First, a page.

Interior Secretary Ryan Zinke’s actions show his priority is to fossil-fuels companies and whether they will be able to profitably access the public lands they’ve long relied on for cheap natural resources.

‘Dinky’ Zinke, “I’ve had a hankering to slaughter those wild horses and burros for years. Just check my past record, it speaks for itself you turkeys.”

Shortly after taking office in March, Interior Secretary Ryan Zinke declared his department would work on increasing access to America’s public lands. This sounded laudable — of course it should be easier for Americans to visit and enjoy our forests, mountains, deserts and rivers. But there was a catch: Secretary Zinke wasn’t really interested in making it easier for families to visit our public lands, only in greasing the skids for the industries that exploit those same lands.

Last week the National Park Service announced it intends to raise the entrance fees at the 17 most popular national parks to $70 per vehicle starting next year. This would almost triple the entry fee to Mount Rainier and Olympic national parks, the two parks in our state that would be impacted. The price of a weeklong entry pass for a noncommercial vehicle would go up to an astounding $70 under the proposal, from the current $25.

This proposal, if implemented, will be a de facto barrier to entry for many of us wishing to visit some of the country’s grandest landscapes. National Parks visitation already skews whiter and older than the general population. The Interior Department has acknowledged this must change if our national park system is to remain relevant. But raising entrance fees by 180 percent will only further skew the demographics of park visitation.

Two other moves by Zinke show he is worried whether fossil fuels companies will be able to profitably access the public lands they’ve long relied on for cheap natural resources.

Back in March, Zinke rescinded the federal moratorium on coal leases on public land. The halt had no effect on existing coal leases or mining but prohibited the Interior Department from offering new leases. The moratorium had been put in place last year by Sally Jewell, the previous Interior Secretary under President Barack Obama, so that the department could evaluate coal’s impact on climate change (40 percent of U.S. coal comes from public lands).

Zinke, however, scoffed at the notion of a societal cost of carbon and claimed the moratorium was unnecessary. He quickly cleared this impediment to coal companies’ access to the resource under public lands.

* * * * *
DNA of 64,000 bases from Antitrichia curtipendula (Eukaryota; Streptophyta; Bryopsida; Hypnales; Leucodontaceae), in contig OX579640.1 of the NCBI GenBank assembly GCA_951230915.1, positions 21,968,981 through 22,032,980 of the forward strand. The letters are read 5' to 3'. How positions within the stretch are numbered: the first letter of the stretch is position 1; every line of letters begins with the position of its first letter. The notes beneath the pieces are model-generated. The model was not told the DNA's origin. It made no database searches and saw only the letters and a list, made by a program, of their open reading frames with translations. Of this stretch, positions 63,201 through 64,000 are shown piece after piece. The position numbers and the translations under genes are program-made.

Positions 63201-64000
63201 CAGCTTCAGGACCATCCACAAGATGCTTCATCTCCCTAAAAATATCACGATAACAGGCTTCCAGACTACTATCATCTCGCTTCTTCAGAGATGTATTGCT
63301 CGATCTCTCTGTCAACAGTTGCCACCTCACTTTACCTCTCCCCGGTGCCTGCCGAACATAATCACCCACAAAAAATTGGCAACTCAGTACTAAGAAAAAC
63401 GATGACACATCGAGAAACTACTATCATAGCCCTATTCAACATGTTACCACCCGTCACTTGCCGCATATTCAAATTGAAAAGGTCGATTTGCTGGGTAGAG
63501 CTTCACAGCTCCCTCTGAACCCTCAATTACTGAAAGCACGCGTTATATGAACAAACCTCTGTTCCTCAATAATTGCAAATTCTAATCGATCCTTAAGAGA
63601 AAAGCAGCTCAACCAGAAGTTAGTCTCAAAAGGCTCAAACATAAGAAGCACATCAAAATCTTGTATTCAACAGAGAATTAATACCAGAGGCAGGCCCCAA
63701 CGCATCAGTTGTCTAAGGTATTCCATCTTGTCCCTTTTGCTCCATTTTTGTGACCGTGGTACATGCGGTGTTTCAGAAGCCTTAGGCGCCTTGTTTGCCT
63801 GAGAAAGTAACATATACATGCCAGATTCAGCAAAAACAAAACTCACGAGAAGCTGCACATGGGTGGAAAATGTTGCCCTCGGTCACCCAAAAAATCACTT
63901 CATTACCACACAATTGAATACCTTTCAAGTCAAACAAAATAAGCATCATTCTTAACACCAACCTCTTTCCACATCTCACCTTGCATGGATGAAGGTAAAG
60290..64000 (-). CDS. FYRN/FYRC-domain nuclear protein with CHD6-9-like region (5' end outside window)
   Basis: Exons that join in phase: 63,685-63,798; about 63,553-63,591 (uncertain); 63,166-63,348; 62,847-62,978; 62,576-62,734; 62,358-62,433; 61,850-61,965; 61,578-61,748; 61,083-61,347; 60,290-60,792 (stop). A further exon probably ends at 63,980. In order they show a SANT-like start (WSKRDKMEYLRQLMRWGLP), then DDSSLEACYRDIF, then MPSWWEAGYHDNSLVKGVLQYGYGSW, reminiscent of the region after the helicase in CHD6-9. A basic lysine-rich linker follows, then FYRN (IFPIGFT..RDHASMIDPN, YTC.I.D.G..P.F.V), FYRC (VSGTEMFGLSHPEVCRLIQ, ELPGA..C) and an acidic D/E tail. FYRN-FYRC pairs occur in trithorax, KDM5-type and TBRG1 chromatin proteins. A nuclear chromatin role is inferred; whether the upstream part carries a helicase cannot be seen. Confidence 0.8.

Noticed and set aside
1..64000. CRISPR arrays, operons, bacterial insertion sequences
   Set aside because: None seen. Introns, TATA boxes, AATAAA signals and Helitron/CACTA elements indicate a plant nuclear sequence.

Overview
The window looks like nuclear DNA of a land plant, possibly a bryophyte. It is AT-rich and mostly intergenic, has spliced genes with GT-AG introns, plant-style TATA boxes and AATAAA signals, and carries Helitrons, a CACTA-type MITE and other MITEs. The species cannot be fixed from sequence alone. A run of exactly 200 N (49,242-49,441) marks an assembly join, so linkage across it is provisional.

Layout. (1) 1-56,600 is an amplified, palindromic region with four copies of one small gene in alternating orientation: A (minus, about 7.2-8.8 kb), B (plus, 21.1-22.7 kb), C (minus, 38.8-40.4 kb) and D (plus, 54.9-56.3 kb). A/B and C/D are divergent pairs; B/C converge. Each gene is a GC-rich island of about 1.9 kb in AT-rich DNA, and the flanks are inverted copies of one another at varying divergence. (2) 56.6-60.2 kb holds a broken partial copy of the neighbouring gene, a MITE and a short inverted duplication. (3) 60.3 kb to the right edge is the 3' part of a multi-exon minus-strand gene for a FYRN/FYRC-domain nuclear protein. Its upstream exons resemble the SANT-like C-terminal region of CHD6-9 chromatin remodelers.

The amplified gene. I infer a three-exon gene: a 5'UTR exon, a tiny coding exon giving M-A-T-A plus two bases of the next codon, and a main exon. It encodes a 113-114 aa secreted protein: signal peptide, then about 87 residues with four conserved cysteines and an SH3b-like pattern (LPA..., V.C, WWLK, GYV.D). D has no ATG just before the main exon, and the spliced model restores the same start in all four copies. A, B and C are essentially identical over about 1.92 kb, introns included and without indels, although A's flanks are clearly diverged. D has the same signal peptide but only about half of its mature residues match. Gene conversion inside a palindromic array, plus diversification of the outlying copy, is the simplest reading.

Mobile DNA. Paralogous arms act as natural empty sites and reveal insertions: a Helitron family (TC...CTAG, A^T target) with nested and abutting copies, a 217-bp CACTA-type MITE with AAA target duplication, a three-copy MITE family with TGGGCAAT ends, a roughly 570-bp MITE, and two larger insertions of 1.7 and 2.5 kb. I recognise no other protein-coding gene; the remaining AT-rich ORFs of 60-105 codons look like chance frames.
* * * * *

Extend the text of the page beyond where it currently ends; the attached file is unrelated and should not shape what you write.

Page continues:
Then, in August, he repealed an Obama administration rule that ended a scam coal, oil and gas companies had long relied on to make deceitfully small royalty payments to the federal treasury.

The rule put an end to the practice of these companies extracting natural resources from public lands, selling the resources to affiliated companies at artificially small markups, and then having the affiliates resell the materials at a substantially higher price. Royalties paid to the public were calculated on the low initial sales price to the affiliates rather than on the price of the resource on the open market.

After receiving “numerous comments from the regulated community,” Zinke repealed the rule. Fossil-fuels companies can once again shortchange the public out of its royalties.

What truly rankles about Zinke’s selective concern for public-lands access is that the additional revenues raised from jacking up park entrance fees would be more than lost by canceling the rule that had fixed the royalty scam. Interior estimates higher entrance fees would raise an additional $70 million, while Taxpayers for Common Sense has calculated lost annual revenue from reopening the royalty loophole at $75 million.

We can expect to see more examples of this one-sided concern for public lands access. Last month came reports that President Donald Trump will follow through on Zinke’s recommendation to shrink Bears Ears and Grand Staircase-Escalante National Monuments. Shrinking the monuments would open up additional public lands to fossil-fuels development while doing nothing to make those lands more accessible to the general public.

Be aware, when Zinke talks of improving public access to federal lands, he has an extremely narrow subset of the public in mind.

 What can we do? The good news is there’s still time for the public to fight back the proposed fee increase, as the National Park Service is taking comments until Nov. 23. More broadly, Congress needs to prohibit the Department of the Interior from giving special access to the fossil-fuels industries through rules that enable and encourage profiteering on our public lands.